A Saco dyehouse, which expanded in 2017 with the hope of reviving the state’s textile industry, has closed down owing to property dispute and financial problems. The dyehouse has stopped the supply chain for other textile companies in the New England area.
In February, Maine Textiles filed for Chapter 11 bankruptcy in an attempt to settle more than US $ 1 million in outstanding debts. Chapter 11 bankruptcy is for businesses that seek to restructure their debt while remaining in operation.
Maine Textiles International hopes to stave off eviction through bankruptcy, while it was working to restructure its debt. Its co-founder Claudia Raessler cited problems related to an equipment upgrade and expansion effort as the primary reasons for its downfall. The business is up for sale and one prospective buyer is considering it, Claudia said.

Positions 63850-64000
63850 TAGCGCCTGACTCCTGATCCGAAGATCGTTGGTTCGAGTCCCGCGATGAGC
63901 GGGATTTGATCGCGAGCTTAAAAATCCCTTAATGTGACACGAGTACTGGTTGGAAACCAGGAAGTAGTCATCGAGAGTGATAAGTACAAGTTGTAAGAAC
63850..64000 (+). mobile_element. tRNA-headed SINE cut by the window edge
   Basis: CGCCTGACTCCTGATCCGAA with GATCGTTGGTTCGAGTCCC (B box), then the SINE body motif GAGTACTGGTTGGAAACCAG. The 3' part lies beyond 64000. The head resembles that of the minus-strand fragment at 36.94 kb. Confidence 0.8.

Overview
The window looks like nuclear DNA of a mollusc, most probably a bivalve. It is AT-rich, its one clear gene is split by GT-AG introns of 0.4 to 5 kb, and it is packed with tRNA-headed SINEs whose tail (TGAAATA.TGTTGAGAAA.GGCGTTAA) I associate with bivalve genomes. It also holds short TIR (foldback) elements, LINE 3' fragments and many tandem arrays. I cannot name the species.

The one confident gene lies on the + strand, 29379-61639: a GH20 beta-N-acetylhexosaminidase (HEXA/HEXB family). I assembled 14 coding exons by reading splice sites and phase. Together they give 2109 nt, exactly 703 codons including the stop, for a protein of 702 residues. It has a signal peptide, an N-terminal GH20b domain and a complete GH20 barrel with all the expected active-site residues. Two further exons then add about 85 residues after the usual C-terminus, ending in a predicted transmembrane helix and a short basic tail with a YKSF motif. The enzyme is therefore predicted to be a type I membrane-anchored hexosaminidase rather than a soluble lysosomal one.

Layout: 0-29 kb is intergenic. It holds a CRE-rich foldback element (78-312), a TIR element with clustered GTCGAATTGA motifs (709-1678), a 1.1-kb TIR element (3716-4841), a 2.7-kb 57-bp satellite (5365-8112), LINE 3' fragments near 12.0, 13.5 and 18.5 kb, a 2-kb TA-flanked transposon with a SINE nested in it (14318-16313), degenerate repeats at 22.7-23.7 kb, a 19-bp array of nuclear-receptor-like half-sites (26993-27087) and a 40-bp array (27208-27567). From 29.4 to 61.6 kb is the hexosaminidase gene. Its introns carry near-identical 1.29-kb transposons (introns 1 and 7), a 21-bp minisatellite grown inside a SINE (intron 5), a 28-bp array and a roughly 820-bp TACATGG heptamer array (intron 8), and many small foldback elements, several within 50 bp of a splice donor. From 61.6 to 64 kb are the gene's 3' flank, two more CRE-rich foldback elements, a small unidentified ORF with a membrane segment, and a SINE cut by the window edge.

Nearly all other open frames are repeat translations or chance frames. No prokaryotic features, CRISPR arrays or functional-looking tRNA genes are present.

Raessler added that the company, which did business as Maine Dye & Textiles, effectively closed down on 1 May.
Further on the same, she added that the company laid off its entire staff of 12 people, including several first-generation immigrants to Maine. Also, the customers will have their dyed and undyed textile fibre supplies returned to them, and will have to seek out another dyehouse.
The company was also engaged in a separate legal dispute with its landlord, developer Kevin Bunker of Portland-based Developers Collaborative, who sought to evict the business from his property for failure to make timely payments.
Maine Textiles had sought to handle the landlord-tenant dispute through bankruptcy in a way that would have allowed the company to retain its lease. It lost its court battle against the landlord, forcing the company to shut down and rendering its Chapter 11 proceeding moot. The bankruptcy case ultimately was dismissed, she said.